First, you will not be eating a lot of protein. You will be eating the amount humans evolved to eat. Second, you will have no need to grab calcium from your bones since a natural balanced diet provides at least 150% more calcium than the typical U.S. diet (for example, leafy green vegetables are excellent sources of calcium. Calorie for calorie, spinach provides nearly twice the calcium as reduced-fat milk.). Third, protein digestion does not negatively impact bones if intake of the mineral phosphorus is increased, and a natural balanced diet does that.  Finally, while more protein increases the need for calcium, it also increases the body’s ability to absorb calcium. When more protein is taken in, the body automatically makes better use of calcium. Studies show that a natural level of protein increases bone density by raising levels of the protein IGF-1.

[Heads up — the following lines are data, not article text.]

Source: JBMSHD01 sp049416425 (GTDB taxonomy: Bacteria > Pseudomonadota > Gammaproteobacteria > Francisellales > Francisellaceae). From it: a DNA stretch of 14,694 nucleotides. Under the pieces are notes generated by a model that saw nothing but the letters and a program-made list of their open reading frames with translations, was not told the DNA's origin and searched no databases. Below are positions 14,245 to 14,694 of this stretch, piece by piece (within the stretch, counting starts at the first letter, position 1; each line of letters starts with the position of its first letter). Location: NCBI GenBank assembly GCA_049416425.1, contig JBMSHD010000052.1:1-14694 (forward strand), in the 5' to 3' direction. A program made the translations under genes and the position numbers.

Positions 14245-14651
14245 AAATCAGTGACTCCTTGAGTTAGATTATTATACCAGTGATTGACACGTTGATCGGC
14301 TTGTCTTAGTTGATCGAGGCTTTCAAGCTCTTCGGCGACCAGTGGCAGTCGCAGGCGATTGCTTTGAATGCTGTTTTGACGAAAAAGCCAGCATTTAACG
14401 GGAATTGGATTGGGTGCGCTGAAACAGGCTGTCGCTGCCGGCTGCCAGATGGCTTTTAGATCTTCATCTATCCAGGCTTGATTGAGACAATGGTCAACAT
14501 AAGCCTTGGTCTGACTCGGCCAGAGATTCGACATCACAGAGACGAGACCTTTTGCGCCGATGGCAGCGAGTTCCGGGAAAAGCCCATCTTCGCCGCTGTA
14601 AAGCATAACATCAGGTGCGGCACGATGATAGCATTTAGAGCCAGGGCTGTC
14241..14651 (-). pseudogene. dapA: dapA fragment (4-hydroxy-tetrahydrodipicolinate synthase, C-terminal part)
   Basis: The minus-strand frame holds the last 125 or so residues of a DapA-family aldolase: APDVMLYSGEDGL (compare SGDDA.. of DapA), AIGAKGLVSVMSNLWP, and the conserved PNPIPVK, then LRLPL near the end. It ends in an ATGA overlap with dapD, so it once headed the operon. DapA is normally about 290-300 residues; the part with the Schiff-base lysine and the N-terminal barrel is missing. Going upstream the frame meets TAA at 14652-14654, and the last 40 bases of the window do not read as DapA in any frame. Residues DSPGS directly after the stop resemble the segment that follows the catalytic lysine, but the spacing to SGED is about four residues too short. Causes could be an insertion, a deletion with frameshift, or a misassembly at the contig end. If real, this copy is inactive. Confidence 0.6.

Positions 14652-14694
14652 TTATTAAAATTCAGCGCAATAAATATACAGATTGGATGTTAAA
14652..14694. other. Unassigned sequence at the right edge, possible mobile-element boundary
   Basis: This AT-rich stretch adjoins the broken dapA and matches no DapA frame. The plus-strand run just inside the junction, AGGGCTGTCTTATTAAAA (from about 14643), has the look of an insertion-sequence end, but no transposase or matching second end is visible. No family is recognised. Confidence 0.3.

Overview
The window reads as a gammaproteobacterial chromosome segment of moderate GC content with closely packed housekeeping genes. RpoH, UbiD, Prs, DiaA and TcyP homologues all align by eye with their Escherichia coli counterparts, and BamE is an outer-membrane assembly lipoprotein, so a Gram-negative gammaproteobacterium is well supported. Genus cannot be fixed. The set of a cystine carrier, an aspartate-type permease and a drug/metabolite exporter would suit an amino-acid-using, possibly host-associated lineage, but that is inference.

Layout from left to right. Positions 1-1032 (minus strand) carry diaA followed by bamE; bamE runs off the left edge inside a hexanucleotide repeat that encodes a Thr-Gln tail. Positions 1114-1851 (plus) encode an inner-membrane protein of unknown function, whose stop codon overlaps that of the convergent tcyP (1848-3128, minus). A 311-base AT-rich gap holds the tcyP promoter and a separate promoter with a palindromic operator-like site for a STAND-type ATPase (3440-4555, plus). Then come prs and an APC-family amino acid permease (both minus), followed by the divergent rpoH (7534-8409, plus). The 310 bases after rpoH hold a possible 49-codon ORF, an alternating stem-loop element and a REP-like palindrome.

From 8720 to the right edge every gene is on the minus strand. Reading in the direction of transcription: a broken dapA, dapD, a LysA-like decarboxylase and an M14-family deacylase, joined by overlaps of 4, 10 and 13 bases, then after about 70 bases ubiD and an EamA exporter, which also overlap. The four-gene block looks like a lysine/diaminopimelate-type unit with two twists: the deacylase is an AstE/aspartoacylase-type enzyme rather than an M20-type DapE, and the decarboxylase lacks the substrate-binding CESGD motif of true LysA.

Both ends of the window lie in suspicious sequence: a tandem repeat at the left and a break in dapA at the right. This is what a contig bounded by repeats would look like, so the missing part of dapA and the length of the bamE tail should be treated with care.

With respect to adverse effects, no protein-induced effects are observed on net bone balance or on calcium balance in young adults and elderly persons. Dietary protein even increases bone mineral mass and reduces incidence of osteoporotic fracture. – M.S. Westerterp-Plantenga, Maastricht University

The only drawback with protein is the misinformation about concentrated sources of protein. Let’s cover that in the next post.


  1. Appel LJ, Sacks FM, Carey VJ, Obarzanek E, Swain JF, Miller ER 3rd, Conlin PR, Erlinger TP, Rosner BA, Laranjo NM, Charleston J, McCarron P, Bishop LM; OmniHeart Collaborative Research Group. Effects of protein, monounsaturated fat, and carbohydrate intake on blood pressure and serum lipids: results of the OmniHeart randomized trial. JAMA. 2005 Nov 16;294(19):2455-64.
  2. Arciero PJ, Gentile CL, Pressman R, Everett M, Ormsbee MJ, Martin J, Santamore J, Gorman L, Fehling PC, Vukovich MD, Nindl BC. Moderate protein intake improves total and regional body composition and insulin sensitivity in overweight adults. Metabolism. 2008 Jun;57(6):757-65. PubMed PMID: 18502257.